The FTA has published a new Public Clarification regarding zero-rating of export of services where it explains the application of the conditions prescribed in Article 31(1)(a)(1) of the UAE VAT Executive Regulations.
Namely, there are two main conditions which must be met to apply the zero-rate VAT as per Article 31(1)(a)(1) Executive Regulations:
The Public Clarification provides further explanation on the two conditions.
Condition 1. The recipient of services should not have a place of residence in an Implementing State.
The Public Clarification confirms the Clause (2) of Article 32 of the VAT Law remains effective, where the place of residence of a supplier/recipient of services is determined by the establishment that is most closely related to the supply.
The following factors should be taken into consideration to identify the most closely related establishment:
Condition 2. The recipient of the services should be outside the UAE at the time the services are performed.
This requires consideration to the nature of the services supplied and the period or duration during which the services are performed by the supplier and consumed by the recipient.
The Public Clarification further explains the the term “outside the State” under 31.2 of the UAE VAT Executive Regulations as follows:
For completeness, the other conditions set by Article 31 of the Executive Regulation for the supply of services to qualify for zero-rate are as follows:
Practical updates – Contract reporting requirement and VAT Guides issued by the General Authority for Zakat and Tax (“GAZT”)
GAZT has enabled an ‘e-services’ option on their portal for taxpayers to report contracts entered into between commercial establishments as well as Government authorities exceeding the threshold value of SAR 100,000. Such contracts are required to be reported within 3 months from the execution date.
Although there are specific provisions in the Saudi Income Tax law which govern this contract reporting along with consequential penalties, there are no specific provisions available covering this reporting in the VAT law and Implementing Regulations.
The guidance refers to Article 51 of the VAT law enabling GAZT to require taxpayers to submit contract related information. There are no specific penalties prescribed by GAZT, however we are of the view that GAZT may impose general penalties as per Article 45 of the VAT law in case of non-compliance.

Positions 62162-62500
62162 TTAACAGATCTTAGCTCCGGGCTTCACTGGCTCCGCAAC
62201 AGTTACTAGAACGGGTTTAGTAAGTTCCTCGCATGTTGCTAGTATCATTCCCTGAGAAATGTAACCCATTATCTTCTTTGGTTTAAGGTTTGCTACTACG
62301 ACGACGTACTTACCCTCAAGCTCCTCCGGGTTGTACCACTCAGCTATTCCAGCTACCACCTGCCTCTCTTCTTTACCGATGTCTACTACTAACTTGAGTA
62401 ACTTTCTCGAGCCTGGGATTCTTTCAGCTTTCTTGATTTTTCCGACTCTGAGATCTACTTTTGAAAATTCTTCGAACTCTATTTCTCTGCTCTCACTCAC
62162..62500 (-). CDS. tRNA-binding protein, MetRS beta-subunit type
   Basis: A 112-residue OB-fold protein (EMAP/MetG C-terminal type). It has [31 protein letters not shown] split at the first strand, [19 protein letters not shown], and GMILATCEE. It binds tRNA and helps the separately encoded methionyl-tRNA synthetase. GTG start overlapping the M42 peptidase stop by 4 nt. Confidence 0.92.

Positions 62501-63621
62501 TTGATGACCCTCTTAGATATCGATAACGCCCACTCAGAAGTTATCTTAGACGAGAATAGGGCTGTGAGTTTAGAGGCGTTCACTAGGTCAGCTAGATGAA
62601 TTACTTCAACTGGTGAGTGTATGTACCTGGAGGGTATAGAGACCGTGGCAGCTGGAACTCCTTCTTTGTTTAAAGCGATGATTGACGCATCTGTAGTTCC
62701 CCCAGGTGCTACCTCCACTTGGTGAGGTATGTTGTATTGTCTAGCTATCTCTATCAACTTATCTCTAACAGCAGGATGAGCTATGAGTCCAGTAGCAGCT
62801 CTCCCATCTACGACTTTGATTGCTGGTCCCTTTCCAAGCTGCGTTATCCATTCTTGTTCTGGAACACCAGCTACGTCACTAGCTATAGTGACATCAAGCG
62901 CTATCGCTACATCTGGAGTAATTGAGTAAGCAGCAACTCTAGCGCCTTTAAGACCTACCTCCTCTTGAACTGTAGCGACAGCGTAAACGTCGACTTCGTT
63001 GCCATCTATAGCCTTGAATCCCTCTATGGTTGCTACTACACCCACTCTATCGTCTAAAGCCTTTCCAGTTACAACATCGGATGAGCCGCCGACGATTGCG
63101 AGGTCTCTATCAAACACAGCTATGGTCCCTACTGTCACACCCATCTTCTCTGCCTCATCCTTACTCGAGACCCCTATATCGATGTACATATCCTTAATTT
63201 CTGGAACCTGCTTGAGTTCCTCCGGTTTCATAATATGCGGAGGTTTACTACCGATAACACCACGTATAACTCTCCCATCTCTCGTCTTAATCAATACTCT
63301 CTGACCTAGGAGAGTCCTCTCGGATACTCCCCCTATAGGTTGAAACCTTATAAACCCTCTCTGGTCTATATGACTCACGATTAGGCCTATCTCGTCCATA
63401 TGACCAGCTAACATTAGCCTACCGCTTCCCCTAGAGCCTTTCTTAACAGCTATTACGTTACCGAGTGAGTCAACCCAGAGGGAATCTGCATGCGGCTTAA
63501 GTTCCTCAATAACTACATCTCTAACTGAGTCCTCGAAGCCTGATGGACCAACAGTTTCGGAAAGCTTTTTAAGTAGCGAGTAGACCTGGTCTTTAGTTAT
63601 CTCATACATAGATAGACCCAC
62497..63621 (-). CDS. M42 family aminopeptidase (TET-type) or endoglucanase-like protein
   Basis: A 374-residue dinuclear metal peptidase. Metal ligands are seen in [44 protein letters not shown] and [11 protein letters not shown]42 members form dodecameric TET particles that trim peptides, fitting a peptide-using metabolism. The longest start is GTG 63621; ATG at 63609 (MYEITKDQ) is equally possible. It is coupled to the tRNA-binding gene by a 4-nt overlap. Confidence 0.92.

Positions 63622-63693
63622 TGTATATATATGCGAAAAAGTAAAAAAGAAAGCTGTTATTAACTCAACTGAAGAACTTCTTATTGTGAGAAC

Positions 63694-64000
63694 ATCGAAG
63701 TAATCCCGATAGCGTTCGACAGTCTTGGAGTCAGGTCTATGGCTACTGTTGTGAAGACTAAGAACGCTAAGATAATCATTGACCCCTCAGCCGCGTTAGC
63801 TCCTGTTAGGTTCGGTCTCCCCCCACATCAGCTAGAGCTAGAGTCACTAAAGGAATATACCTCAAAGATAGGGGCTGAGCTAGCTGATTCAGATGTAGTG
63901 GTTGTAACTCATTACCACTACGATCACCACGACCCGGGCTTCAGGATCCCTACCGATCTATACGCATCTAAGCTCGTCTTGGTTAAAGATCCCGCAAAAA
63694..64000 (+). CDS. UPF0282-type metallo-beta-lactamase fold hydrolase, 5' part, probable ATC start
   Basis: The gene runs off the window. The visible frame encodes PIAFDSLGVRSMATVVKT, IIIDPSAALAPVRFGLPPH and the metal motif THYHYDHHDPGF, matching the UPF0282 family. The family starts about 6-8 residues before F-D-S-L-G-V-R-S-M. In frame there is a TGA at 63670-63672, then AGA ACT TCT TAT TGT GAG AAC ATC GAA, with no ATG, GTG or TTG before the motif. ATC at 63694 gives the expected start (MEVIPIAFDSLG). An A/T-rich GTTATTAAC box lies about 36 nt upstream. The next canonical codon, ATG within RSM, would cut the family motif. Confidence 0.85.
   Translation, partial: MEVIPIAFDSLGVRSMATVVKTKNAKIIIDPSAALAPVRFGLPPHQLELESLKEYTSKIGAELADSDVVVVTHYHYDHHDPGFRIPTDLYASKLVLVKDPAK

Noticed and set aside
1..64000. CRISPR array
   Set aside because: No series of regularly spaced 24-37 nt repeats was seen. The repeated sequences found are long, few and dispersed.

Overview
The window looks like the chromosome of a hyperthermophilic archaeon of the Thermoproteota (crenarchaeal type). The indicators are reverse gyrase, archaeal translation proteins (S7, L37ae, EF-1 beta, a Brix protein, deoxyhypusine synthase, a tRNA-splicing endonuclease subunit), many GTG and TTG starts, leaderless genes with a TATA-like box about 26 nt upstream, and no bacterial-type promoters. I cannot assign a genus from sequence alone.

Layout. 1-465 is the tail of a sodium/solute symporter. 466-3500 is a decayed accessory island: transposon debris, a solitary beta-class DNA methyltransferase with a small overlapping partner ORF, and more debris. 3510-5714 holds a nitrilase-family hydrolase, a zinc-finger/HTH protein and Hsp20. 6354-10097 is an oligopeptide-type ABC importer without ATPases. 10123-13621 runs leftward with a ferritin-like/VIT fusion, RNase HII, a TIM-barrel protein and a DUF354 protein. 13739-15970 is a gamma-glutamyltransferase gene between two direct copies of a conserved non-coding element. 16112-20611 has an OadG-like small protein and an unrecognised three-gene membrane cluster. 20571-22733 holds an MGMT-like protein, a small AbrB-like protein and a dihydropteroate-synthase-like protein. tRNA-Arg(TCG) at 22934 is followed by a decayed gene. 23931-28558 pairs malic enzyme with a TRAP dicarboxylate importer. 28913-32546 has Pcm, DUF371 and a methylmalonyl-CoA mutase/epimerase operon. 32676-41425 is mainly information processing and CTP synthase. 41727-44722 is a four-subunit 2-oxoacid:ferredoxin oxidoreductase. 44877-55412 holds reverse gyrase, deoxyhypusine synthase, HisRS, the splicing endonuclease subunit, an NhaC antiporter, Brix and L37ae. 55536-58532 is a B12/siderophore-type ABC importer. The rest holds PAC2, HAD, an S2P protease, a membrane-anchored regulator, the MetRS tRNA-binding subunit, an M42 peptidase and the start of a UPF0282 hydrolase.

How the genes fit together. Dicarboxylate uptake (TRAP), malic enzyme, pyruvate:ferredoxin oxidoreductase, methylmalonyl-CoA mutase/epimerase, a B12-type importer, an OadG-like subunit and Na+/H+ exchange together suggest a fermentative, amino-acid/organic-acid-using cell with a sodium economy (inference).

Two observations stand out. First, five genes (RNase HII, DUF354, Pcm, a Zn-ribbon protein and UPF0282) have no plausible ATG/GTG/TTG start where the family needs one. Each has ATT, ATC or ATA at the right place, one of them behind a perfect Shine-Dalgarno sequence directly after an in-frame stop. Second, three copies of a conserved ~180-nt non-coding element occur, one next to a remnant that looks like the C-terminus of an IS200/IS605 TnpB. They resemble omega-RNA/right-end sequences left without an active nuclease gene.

GAZT issued a detailed guidance in this respect (available in Arabic) which can be accessed through this link.
A PwC news alert issued earlier on this development can be accessed here:
GAZT continues to issue the amended guides explaining the impact of the VAT rate increase. As per the information available on the website, a new page has been added in the guides issued earlier to cater to the VAT rate increase (in both English and Arabic).
The guides can be accessed on GAZT’s website: https://gazt.gov.sa/en/HelpCenter/guidelines/Pages/default.aspx
GAZT issued a guide (available in Arabic) explaining the VAT implications on supply of real estate by individuals. GAZT has clarified that the supply of real estate is a VAT-able transaction in general unless it qualifies for conditional exceptions/ exclusions specified by GAZT. Exclusions mentioned in the guide are:
For further details, please access the guide here.
Extension of the customs duty collection postponement initiative
Based on a Royal Decree issued on 02 July 2020, the KSA government has decided to extend a number of initiatives issued to reduce the financial and economic impact on the private sector due to the measures taken to address the COVID-19 pandemic.
From a customs perspective, the Royal Decree grants an additional three months to "postpone the collection of customs duties for a period of 30 days”. The measures announced allow importers to defer payment of custom duties for 30 days from the customs release date for the shipments imported during the three-month period between July, August and September.